“They’re back. Yes, all of them,” reads the tagline for Ocean’s Twelve.

That’s not exactly false advertising, but it’s a very sad narrative bait-and-switch for a movie that benches almost half of its major players for the brunt of the film’s running time.

It’s a far cry from the 2001 remake of the original Rat Pack film, a brilliant, breezy heist picture that film schools should peg as the perfect example of smart, fun entertainment. One of Twelve’s major problems is that, quite frankly, there isn’t much heisting to be found, leading to less heightened anxiety of just how the group will make it through.

It also lacks the careful focus that director Steven Soderbergh placed on each man’s strength in the original con, which involved a seemingly impossible swipe of millions from three casinos.

Leading that attack was debonair thief Danny Ocean (George Clooney), who led a 10-man crew in taking away evil casino boss Terry Benedict’s (Andy Garcia, in a glorified cameo) money and winning back ex-wife Tess (Julia Roberts), whom Benedict had taken as a lover.

The film begins as Benedict catches up to the couple, who, like the rest of the crew, are wiling away the days with their share of the $100-million plus riches. Though Benedict recovered his money through insurance, tracking down every thief is a matter of pride. He offers them one shot to keep from being killed — giving them two weeks to pay back the money, plus interest.

Led up by point man Rusty Ryan (Brad Pitt), the crew heads to Amsterdam, where paying off their debt through theft grows complicated.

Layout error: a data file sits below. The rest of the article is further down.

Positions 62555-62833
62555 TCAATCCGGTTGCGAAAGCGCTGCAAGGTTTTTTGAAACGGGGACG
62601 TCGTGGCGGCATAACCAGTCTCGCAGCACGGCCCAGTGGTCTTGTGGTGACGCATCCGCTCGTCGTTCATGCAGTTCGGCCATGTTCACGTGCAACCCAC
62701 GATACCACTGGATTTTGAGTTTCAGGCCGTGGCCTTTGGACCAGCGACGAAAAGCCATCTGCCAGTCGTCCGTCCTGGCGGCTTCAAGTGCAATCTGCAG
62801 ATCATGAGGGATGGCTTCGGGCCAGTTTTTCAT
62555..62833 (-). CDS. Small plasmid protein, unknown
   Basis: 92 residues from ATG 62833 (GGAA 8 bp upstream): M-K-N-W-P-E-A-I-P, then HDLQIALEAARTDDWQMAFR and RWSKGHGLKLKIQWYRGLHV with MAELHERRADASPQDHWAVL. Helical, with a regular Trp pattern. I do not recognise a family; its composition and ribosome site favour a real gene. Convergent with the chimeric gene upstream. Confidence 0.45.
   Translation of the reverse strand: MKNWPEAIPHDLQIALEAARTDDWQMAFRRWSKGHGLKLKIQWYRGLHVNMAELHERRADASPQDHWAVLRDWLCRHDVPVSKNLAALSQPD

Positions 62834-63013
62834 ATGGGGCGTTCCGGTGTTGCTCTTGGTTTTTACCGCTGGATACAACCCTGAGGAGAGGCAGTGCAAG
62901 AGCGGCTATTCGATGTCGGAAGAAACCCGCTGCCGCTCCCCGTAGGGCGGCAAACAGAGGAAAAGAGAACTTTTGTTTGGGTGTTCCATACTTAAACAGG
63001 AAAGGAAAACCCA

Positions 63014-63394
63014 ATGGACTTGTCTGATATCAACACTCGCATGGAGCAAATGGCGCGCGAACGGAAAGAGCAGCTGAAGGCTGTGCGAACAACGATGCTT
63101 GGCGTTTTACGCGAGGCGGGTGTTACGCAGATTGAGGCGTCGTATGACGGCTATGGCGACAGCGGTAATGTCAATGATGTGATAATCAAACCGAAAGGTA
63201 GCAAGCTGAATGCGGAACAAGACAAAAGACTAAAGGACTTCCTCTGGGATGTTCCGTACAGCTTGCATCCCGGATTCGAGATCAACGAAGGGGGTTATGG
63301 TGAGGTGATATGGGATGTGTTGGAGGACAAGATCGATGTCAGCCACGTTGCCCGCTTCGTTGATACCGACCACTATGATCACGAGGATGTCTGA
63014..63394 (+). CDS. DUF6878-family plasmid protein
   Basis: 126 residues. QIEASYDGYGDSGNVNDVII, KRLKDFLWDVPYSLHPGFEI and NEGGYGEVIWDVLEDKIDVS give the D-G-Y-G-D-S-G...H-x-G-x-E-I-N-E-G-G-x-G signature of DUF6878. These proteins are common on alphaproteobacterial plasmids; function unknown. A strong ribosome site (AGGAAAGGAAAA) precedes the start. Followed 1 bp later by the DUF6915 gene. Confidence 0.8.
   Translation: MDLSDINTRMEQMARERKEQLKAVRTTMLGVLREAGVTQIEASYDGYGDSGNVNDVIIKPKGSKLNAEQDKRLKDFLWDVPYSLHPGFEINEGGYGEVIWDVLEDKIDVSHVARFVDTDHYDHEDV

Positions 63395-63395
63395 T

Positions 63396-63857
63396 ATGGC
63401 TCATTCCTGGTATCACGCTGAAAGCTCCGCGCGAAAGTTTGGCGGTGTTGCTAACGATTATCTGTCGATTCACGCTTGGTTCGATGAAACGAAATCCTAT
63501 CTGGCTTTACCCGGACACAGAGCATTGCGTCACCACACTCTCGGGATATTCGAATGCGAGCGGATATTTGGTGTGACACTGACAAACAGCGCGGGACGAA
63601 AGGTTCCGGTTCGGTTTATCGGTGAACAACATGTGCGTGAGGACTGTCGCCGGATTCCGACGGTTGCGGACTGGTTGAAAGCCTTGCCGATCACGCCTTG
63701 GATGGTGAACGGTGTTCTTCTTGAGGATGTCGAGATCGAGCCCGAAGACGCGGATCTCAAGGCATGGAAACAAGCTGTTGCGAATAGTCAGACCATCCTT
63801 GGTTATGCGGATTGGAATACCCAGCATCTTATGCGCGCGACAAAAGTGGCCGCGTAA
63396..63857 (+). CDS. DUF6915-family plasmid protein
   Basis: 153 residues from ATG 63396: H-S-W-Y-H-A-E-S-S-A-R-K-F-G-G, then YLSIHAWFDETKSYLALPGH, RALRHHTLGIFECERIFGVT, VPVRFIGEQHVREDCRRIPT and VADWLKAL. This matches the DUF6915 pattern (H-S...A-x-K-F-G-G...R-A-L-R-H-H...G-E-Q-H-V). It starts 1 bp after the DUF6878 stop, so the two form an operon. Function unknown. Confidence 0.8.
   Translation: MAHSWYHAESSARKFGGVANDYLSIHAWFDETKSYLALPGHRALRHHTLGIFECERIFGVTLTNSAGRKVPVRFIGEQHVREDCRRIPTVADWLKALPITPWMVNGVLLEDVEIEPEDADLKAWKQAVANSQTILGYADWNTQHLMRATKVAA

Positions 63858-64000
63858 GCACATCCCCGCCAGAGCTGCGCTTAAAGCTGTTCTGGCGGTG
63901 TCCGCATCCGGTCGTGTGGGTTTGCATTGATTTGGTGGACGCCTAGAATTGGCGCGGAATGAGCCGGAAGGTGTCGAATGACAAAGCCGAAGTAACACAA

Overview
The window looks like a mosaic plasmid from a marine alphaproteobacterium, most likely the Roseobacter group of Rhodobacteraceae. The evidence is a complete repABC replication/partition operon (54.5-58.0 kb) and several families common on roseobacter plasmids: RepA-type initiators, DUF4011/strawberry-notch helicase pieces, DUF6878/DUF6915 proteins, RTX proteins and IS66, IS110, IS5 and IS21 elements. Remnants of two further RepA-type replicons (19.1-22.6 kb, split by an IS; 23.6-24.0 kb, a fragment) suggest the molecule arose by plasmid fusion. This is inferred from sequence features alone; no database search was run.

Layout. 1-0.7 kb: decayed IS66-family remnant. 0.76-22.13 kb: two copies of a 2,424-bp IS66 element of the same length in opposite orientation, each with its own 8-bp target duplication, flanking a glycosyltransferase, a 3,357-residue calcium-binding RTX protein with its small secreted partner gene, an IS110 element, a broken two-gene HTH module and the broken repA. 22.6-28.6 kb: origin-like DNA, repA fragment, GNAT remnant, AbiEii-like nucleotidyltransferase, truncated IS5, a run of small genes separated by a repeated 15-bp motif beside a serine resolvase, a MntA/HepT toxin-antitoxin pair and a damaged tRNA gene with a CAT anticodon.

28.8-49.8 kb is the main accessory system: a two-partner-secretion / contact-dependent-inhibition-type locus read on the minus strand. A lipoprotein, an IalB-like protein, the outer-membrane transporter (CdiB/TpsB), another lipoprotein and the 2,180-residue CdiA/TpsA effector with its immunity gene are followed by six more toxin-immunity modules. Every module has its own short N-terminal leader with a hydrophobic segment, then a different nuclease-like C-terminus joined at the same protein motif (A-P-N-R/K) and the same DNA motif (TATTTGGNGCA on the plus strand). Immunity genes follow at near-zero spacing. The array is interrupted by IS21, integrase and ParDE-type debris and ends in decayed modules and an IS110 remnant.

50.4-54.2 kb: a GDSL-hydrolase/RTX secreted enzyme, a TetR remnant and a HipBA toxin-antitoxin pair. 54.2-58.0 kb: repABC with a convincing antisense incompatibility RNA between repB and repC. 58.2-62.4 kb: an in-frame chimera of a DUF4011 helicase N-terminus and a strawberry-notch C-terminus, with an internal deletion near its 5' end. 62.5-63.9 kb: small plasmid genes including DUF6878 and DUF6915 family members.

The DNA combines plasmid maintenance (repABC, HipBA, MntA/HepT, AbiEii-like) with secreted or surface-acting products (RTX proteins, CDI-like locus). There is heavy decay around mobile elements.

It seems that master thief Night Fox (Vincent Cassel) has shattered the rules of thief chivalry by ratting them out to Benedict and has challenged Danny to see who is the better burglar. And Rusty’s ex-girlfriend, Isabel (Catherine Zeta-Jones), happens to be a cunning investigator of international theft who is hot on the team’s trail.

The familiar laidback, finger-snapping style shows up early, flashing back to Rusty and Isabel’s comic breakup before showing how the team is spending (or not spending) their money. Savor that, because it’s about the only showcase Twelve offers up for any of its non-marquee names.

Of them, the film only seems to have prolonged use only for Don Cheadle and Scott Caan. Because Bernie Mac had Mr. 3000 to shoot, his role is to leave footprints at one job and get thrown in the clink. And Carl Reiner, so fragile and funny before, sits out in protest until showing up at an opportune moment.

He joins up at what is easily the low point in Ocean’s Twelve, a lazy subplot serving only to stroke the ego of one of its biggest stars. It’s both the last person in the cast who needs validation and the first who would plea for it. At least its badness as an idea bears itself out in the story and leads to a humorous, unexpected star cameo.

As Danny and Tess’ relationship was to Eleven, Rusty and Isabel’s is to Twelve. The concept of theft as seduction isn’t as nicely interwoven here, but Pitt and Zeta-Jones have a classic chemistry — one that generates comedic gold even out of the opening and shutting of a door. It’s a pity to see Zeta-Jones’ direct, strong Isabel crumble in a cornball conclusion to her story.

And after the terse, tough Jason Bourne, Matt Damon delightfully revisits geek go-getter Linus Caldwell, anxious to play a lead role in the con and clueless when circumstance places him in one.

With such a charismatic cast, it’s impossible for Ocean’s Twelve to be an awful bore. But it’s an underwhelming case of six of stars, half-a-dozen of the other that doesn’t let everyone, including the audience, in on the fun.